So yes, I feel as if I have lived weeks instead of days between Wednesday and Friday of this week. And yes, I’m already completely exhausted yet equally exhilarated by what attendance at ALA Midwinter 2014 has provided even though most of the formal programming and meeting opportunities are yet to come. Can’t wait to see how many dog years Saturday brings when I rejoin the world Saturday morning.

Hidden Garden Steps: A Community Continuing to Evolve

January 15, 2014

The Hidden Garden Steps ceramic-tile mosaic created and completed by project artists Aileen Barr and Colette Crutcher is in place here in San Francisco, and an ever-expanding community has quickly claimed the site as its own—just as organizing committee members hoped it would.

The Steps as venue for exercise

The Steps as venue for exercise

New resources connecting that community are appearing online with increasing frequency. We have seen our existing website, Facebook page, and Twitter account (all created and maintained by project volunteers) augmented through individual initiatives by those who are falling in love with the Hidden Garden Steps (on 16th Avenue, between Kirkham and Lawton streets in San Francisco’s Inner Sunset District): There are already reviews on Yelp, check-ins on Foursquare (including our first official Hidden Garden Steps Foursquare mayor), favorable mentions in the San Francisco Examiner and on Weekend Sherpa, and wonderful articles on Cindy Casey’s “Art and Architecture – San Francisco” blog and Tony Holiday’s San Francisco park trails and public stairways blog.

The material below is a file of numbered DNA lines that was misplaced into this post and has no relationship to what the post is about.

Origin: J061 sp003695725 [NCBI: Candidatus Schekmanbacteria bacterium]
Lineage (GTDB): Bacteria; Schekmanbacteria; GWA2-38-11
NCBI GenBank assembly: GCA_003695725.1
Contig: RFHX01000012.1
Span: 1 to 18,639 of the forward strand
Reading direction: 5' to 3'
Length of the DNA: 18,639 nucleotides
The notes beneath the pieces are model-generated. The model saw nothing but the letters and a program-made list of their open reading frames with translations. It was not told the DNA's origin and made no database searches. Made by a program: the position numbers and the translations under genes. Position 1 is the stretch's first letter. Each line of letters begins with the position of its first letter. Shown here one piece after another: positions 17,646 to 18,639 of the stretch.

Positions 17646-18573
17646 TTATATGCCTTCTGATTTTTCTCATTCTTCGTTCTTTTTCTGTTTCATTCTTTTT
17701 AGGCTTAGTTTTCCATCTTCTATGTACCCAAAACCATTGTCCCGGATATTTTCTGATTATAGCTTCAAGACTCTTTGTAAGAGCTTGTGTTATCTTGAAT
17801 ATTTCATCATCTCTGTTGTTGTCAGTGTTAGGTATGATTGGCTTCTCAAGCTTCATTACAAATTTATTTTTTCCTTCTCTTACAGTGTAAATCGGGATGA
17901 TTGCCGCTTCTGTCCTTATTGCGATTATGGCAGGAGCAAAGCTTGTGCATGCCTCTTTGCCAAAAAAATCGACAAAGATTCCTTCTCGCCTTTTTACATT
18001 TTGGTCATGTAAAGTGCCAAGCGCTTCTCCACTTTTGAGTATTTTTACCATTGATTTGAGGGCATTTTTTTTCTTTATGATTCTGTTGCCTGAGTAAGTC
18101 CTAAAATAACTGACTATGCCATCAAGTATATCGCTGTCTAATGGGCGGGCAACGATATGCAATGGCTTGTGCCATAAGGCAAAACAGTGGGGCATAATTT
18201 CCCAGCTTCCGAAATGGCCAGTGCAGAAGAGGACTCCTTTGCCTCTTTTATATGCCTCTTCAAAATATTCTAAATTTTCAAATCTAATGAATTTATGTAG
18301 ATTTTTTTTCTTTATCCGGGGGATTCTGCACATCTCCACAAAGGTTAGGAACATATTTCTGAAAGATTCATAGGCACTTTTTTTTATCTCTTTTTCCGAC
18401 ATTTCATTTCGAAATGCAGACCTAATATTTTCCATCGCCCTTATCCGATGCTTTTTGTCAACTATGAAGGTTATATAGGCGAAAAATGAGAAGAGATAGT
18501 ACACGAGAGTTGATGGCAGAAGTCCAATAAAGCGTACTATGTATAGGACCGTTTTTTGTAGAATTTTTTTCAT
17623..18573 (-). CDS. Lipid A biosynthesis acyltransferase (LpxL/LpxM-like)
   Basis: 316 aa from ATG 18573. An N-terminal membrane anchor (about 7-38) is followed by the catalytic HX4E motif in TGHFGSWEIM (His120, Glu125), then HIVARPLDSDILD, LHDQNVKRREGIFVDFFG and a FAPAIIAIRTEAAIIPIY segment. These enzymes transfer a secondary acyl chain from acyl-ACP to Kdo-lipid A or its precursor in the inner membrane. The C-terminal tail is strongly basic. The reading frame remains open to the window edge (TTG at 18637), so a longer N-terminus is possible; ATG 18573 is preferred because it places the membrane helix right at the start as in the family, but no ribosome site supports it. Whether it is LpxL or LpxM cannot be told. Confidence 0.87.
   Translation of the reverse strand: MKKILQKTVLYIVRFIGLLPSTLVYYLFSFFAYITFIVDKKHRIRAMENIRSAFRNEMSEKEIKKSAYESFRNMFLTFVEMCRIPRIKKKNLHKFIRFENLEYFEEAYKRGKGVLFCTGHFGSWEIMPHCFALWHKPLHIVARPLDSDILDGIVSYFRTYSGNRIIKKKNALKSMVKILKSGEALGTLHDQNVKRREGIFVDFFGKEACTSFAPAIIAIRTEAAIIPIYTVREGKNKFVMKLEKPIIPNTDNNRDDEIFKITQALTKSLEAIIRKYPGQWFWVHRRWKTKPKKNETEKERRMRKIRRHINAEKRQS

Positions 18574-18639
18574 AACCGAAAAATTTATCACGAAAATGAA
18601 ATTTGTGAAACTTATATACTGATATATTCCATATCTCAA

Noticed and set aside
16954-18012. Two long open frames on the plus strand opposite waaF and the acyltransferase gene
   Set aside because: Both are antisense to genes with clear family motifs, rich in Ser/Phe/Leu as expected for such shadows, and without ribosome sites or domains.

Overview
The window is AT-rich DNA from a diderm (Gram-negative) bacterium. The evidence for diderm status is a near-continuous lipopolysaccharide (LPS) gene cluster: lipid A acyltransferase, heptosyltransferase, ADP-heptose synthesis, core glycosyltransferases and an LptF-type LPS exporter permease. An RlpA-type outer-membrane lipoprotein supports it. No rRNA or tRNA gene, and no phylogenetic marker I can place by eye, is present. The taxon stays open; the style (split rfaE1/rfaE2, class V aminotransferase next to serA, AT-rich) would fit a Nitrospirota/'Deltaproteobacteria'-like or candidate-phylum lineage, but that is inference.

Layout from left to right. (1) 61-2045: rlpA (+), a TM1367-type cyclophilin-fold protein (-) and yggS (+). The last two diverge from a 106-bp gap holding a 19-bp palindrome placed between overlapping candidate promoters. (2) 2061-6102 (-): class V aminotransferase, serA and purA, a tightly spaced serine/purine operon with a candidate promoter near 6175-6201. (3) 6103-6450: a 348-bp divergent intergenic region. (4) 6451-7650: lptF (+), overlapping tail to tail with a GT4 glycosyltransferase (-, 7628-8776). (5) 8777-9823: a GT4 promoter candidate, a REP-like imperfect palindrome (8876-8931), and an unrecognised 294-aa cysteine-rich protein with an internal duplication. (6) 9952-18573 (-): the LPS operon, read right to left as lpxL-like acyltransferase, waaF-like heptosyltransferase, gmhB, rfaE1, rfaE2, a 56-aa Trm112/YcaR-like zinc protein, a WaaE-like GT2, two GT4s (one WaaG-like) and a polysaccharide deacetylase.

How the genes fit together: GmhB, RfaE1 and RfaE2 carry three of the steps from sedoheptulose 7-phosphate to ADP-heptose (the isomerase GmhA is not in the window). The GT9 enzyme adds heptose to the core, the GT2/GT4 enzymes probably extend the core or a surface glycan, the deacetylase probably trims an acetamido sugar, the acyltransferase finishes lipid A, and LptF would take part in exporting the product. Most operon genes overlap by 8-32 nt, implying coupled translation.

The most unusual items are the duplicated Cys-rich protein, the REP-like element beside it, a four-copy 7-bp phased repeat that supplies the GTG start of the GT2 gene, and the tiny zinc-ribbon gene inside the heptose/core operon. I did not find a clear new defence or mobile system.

A two-fold agenda was always at the heart of the four-year effort to transform the overgrown, ill-tended, graffiti-marred 148-step concrete staircase (originally constructed in 1926) into a neighborhood gem: creating a second ceramic-tiled staircase with community gardens to complement the original steps on Moraga Street, between 15th and 16th avenues, and creating an outdoor variation on the indoor Third Place concept promoted by  Ray Oldenburg in The Great Good Place: Cafés, Coffee Shops, Bookstores, Bars, Hair Salons and Other Hangouts at the Heart of a Community (1989)